The United States Court of Appeals for the Eighth Circuit reversed and directed that the writ of habeas corpus be granted. Whiteside v. Scurr, 744 F.2d 1323 (1984). The Court of Appeals accepted the findings of the trial judge, affirmed by the Iowa Supreme Court, that trial counsel believed with good cause that Whiteside would testify falsely, and acknowledged that, under Harris v. New York, 401 U.S. 222 (1971), a criminal defendant's privilege to testify in his own behalf does not include a right to commit perjury. Nevertheless, the court reasoned that an intent to commit perjury, communicated to counsel, does not alter a defendant's right to effective assistance of counsel, and that Robinson's admonition to Whiteside that he would inform the court of Whiteside's perjury constituted a threat to violate the attorney's duty to preserve client confidences. [n3] According to the Court of Appeals, this threatened violation of client confidences breached the standards of effective representation set down in Strickland v. Washington, 466 U.S. 668 (1984). The court also concluded that Strickland's prejudice requirement was satisfied by an implication of prejudice from the conflict between Robinson's duty of loyalty to his client and his ethical duties. A petition for rehearing en banc was denied, with Judges Gibson, Ross, Fagg, and Bowman dissenting. Whiteside v. Scurr, 750 F.2d 713 (1984). We granted certiorari, 471 U.S. 1014 (1985), and we reverse. [p164]



The right of an accused to testify in his defense is of relatively recent origin. Until the latter part of the preceding century, criminal defendants in this country, as at common law, were considered to be disqualified from giving sworn testimony at their own trial by reason of their interest as a party to the case. See, e.g., Ferguson v. Georgia, 365 U.S. 570 (1961); R. Morris, Studies in the History of American Law 59-60 (2d ed.1959). Iowa was among the states that adhered to this rule of disqualification. State v. Laffer, 38 Iowa 422 (1874).

By the end of the 19th century, however, the disqualification was finally abolished by statute in most states and in the federal courts. Act of Mar. 16, 1878, ch. 37, 20 Stat. 30-31; see Thayer, A Chapter of Legal History in Massachusetts, 9 Harv.L.Rev. 1, 12 (1895). Although this Court has never explicitly held that a criminal defendant has a due process right to testify in his own behalf, cases in several Circuits have so held, and the right has long been assumed. See, e.g., United States v. Curtis, 742 F.2d. 1070, 1076 (CA7 1984); United States v. Bifield, 702 F.2d 342, 349 (CA2), cert. denied, 461 U.S. 931 (1983). We have also suggested that such a right exists as a corollary to the Fifth Amendment privilege against compelled testimony, see Harris v. New York, supra, at 225. See also Ferguson, 365 U.S. at 598-601 (concurring opinion of Frankfurter, J.); id. at 601-603 (concurring opinion of Clark, J.).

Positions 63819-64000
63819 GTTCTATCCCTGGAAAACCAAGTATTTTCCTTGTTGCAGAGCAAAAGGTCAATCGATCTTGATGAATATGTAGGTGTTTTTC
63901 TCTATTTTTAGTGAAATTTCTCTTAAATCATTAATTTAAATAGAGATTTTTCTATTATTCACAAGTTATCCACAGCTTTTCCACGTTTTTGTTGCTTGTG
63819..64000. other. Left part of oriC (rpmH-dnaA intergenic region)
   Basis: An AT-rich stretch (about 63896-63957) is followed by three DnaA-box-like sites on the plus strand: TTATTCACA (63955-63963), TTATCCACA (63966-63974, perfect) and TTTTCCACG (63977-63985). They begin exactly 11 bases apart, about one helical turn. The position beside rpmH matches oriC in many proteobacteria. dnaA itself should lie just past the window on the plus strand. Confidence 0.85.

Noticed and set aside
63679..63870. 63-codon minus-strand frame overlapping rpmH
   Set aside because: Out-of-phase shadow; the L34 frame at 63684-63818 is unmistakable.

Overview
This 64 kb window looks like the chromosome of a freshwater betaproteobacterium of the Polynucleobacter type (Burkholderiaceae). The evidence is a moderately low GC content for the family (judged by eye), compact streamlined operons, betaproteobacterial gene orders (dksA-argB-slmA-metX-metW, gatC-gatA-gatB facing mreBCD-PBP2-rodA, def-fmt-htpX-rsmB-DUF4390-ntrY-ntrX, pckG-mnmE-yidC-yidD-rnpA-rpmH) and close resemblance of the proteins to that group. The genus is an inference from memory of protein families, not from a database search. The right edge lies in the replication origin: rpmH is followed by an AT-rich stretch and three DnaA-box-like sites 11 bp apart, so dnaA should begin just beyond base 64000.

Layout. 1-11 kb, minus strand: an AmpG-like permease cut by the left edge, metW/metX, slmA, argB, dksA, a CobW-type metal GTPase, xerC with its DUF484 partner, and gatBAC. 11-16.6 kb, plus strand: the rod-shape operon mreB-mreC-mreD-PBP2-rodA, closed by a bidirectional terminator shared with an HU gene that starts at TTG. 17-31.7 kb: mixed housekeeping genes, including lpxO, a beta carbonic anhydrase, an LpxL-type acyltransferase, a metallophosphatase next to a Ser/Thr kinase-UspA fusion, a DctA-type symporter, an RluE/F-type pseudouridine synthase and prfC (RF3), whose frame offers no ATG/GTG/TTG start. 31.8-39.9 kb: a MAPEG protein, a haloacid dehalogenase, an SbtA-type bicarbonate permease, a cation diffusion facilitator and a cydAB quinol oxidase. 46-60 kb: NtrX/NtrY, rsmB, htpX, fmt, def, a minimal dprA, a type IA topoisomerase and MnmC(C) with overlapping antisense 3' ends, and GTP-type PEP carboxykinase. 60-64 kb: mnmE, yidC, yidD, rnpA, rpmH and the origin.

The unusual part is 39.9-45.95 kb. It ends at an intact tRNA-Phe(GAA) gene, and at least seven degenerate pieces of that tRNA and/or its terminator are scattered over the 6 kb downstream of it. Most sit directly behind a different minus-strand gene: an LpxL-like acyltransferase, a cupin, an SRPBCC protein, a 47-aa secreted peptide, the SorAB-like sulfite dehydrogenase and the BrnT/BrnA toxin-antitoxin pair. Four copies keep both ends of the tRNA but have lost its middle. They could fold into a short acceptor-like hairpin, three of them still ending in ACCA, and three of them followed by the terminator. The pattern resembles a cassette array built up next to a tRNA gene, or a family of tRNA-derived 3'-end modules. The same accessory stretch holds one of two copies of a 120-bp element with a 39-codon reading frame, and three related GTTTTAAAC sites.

In Strickland v. Washington, we held that, to obtain relief by way of federal habeas corpus on a claim of a deprivation of effective assistance of counsel under the Sixth Amendment, the movant must establish both serious attorney error and prejudice. To show such error, it must be established that the assistance rendered by counsel was constitutionally deficient [p165] in that "counsel made errors so serious that counsel was not functioning as ‘counsel' guaranteed the defendant by the Sixth Amendment." Strickland, 466 U.S. at 687. To show prejudice, it must be established that the claimed lapses in counsel's performance rendered the trial unfair so as to "undermine confidence in the outcome" of the trial. Id. at 694.

In Strickland, we acknowledged that the Sixth Amendment does not require any particular response by counsel to a problem that may arise. Rather, the Sixth Amendment inquiry is into whether the attorney's conduct was "reasonably effective." To counteract the natural tendency to fault an unsuccessful defense, a court reviewing a claim of ineffective assistance must "indulge a strong presumption that counsel's conduct falls within the wide range of reasonable professional assistance." Id. at 689. In giving shape to the perimeters of this range of reasonable professional assistance, Strickland mandates that

[p]revailing norms of practice, as reflected in American Bar Association Standards and the like, . . . are guides to determining what is reasonable, but they are only guides.

Id. at 688.

Under the Strickland standard, breach of an ethical standard does not necessarily make out a denial of the Sixth Amendment guarantee of assistance of counsel. When examining attorney conduct, a court must be careful not to narrow the wide range of conduct acceptable under the Sixth Amendment so restrictively as to constitutionalize particular standards of professional conduct, and thereby intrude into the state's proper authority to define and apply the standards of professional conduct applicable to those it admits to practice in its courts. In some future case challenging attorney conduct in the course of a state court trial, we may need to define with greater precision the weight to be given to recognized canons of ethics, the standards established by the state in statutes or professional codes, and the Sixth Amendment, [p166] in defining the proper scope and limits on that conduct. Here, we need not face that question, since virtually all of the sources speak with one voice.


We turn next to the question presented: the definition of the range of "reasonable professional" responses to a criminal defendant client who informs counsel that he will perjure himself on the stand. We must determine whether, in this setting, Robinson's conduct fell within the wide range of professional responses to threatened client perjury acceptable under the Sixth Amendment.